He once helped define PTSD. Then, he became a important advocate to recognize the condition as it is, an injury.

Dr. Frank Ochberg

Dr. Frank Ochberg is a founding father of trauma science. He defined the term “Stockholm Syndrome” for the FBI — a condition where hostages develop a psychological / emotional bond with their captors. It has since been applied to victims of child abuse, coach-athlete abuse, relationship abuse and sex-trafficking.

In 1980, Dr. Ochberg was on the committee that originally defined “PTSD” (for post-traumatic stress) as an operational diagnosis. Over the years, though, his thoughts about the condition evolved. Informed by further study and advances in technology, he concluded that severe trauma is not a “disorder,” but rather a physical “injury.”

THE MISSION

The mission of ItsPTSI.com is to facilitate a change to the label of post-traumatic stress from “PTSD” to “PTSI,” by lobbying medical organizations (like the American Psychiatric Association) and governing bodies (local, state, federal) — to officially recognize the condition as an “injury.”

Success of this mission, as defined above, will hasten societal shift as part of a cascading effect, exponentially improving the lives of PTS survivors everywhere. As the movement for change grows, this website hopes to help consolidate the (currently) disparate initiatives around the country — and the world — that are already working to effect a shift from “disorder” to “injury,” while providing a de facto clearinghouse of PTSI-relevant information and organizing functions.

Realization of this campaign to change the label to PTSI is an important step, but not the only factor that will help erase stigma and lead to making effective treatment available to all who need it. If/when success is achieved at changing how the diagnosis is officially understood and labeled, that may eventually influence — directly or indirectly — the acceptance within the healthcare system (regarding insurance coverage, etc.), but we’ll refrain from addressing that, for now.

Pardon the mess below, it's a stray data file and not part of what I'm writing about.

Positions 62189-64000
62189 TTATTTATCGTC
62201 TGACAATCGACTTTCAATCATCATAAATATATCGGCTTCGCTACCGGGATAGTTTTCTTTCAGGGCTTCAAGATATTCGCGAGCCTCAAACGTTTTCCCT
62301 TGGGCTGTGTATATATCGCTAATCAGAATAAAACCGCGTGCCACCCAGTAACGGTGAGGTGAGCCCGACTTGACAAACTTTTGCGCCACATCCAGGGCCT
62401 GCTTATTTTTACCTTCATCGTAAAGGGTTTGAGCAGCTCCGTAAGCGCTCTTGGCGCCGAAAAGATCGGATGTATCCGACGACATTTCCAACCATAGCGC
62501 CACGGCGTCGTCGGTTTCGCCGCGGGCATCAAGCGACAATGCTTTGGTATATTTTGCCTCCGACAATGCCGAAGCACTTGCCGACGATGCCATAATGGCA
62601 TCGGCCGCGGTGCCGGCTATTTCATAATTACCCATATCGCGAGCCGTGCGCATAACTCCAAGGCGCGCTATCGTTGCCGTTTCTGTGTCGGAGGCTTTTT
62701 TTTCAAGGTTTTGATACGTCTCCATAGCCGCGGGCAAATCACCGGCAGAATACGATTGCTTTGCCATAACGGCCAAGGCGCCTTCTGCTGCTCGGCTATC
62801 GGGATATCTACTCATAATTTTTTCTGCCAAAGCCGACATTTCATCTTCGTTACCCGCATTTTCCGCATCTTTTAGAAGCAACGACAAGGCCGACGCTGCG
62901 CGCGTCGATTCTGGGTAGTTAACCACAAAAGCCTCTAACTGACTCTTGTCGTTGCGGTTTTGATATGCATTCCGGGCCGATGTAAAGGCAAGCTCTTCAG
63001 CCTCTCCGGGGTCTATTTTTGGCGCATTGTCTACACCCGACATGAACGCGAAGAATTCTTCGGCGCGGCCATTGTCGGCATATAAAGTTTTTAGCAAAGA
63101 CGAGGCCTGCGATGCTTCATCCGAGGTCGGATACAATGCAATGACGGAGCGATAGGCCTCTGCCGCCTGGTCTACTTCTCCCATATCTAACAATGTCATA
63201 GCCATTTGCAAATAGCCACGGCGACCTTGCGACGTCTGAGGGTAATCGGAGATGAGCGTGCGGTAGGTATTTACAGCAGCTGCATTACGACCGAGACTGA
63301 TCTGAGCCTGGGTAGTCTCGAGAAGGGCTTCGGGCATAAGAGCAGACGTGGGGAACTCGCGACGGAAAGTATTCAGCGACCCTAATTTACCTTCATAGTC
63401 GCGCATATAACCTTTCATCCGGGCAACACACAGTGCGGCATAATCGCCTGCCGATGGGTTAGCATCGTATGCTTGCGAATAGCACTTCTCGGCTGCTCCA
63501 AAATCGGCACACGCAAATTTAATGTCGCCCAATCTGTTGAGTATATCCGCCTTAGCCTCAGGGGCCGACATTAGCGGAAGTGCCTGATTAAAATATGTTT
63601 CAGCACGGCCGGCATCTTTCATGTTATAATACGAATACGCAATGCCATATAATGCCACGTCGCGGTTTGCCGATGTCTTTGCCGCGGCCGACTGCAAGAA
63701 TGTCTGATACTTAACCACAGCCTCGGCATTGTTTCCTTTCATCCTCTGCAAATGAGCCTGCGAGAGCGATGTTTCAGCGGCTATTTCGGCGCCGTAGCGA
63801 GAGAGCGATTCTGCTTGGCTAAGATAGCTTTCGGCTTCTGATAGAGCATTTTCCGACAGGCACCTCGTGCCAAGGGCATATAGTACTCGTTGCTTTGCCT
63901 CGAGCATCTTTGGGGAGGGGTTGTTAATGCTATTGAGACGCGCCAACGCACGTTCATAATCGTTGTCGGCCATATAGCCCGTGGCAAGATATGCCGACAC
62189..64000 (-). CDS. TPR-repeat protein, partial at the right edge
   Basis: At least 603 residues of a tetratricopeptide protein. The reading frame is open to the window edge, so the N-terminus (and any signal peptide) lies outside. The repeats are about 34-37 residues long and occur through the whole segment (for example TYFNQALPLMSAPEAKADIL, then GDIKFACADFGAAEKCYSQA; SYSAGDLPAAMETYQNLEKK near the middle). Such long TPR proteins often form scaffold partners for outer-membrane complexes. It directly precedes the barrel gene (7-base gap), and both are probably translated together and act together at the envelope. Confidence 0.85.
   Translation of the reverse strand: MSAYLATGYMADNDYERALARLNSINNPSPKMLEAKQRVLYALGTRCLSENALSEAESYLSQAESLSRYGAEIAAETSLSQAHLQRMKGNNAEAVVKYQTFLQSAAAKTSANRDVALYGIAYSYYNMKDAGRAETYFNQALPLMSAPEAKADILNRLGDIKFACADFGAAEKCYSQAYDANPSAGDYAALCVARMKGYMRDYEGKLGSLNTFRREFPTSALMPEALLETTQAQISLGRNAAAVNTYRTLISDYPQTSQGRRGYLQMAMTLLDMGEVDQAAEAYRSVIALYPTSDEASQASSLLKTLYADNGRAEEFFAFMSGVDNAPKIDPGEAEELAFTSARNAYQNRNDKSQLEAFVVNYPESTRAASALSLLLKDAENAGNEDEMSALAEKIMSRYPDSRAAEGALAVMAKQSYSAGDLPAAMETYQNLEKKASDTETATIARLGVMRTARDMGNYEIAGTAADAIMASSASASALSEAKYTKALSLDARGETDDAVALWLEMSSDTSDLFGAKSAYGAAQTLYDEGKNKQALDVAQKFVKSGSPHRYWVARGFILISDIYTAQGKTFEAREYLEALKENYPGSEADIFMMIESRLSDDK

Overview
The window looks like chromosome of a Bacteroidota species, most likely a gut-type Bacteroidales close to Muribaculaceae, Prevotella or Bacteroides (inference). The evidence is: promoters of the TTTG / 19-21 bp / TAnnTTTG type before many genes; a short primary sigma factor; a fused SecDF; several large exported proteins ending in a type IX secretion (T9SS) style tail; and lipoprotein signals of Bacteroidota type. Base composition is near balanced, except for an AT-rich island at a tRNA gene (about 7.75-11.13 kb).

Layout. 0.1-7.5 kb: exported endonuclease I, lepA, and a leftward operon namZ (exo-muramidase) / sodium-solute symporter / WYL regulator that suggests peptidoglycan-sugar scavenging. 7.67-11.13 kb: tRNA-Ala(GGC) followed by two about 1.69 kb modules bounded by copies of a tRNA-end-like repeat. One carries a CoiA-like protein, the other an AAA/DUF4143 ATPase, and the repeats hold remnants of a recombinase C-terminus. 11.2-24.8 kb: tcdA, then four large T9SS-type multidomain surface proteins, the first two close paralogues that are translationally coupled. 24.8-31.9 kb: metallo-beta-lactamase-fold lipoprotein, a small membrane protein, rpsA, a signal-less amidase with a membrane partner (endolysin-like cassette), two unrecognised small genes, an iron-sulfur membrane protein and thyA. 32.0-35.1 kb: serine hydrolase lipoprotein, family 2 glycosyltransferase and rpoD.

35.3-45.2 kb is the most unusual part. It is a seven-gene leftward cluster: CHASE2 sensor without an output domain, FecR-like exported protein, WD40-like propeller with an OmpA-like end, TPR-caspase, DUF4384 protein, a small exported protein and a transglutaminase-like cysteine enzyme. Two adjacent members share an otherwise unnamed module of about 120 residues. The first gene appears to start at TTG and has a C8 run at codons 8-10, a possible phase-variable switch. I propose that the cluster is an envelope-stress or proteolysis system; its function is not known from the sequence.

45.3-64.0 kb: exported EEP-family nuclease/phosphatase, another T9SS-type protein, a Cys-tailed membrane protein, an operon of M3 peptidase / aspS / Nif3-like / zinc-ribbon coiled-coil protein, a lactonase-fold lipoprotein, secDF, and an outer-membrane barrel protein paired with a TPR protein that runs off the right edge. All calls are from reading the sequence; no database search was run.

ABOUT

The mission of ItsPTSI.com is to facilitate a change to the label of post-traumatic stress from “PTSD” to “PTSI,” by lobbying medical organizations (like the American Psychiatric Association) and governing bodies (local, state, federal) — to officially recognize the condition as an “injury.”

Success of this mission, as defined above, will hasten societal shift as part of a cascading effect, exponentially improving the lives of PTS survivors everywhere. As the movement for change grows, this website hopes to help consolidate the (currently) disparate initiatives around the country — and the world — that are already working to effect a shift from “disorder” to “injury,” while providing a de facto clearinghouse of PTSI-relevant information and organizing functions.

Realization of this campaign to change the label to PTSI is an important step, but not the only factor that will help erase stigma and lead to making effective treatment available to all who need it. The movement may also eventually influence — directly or indirectly — the acceptance within the healthcare system (insurance companies, etc.)

CONTACT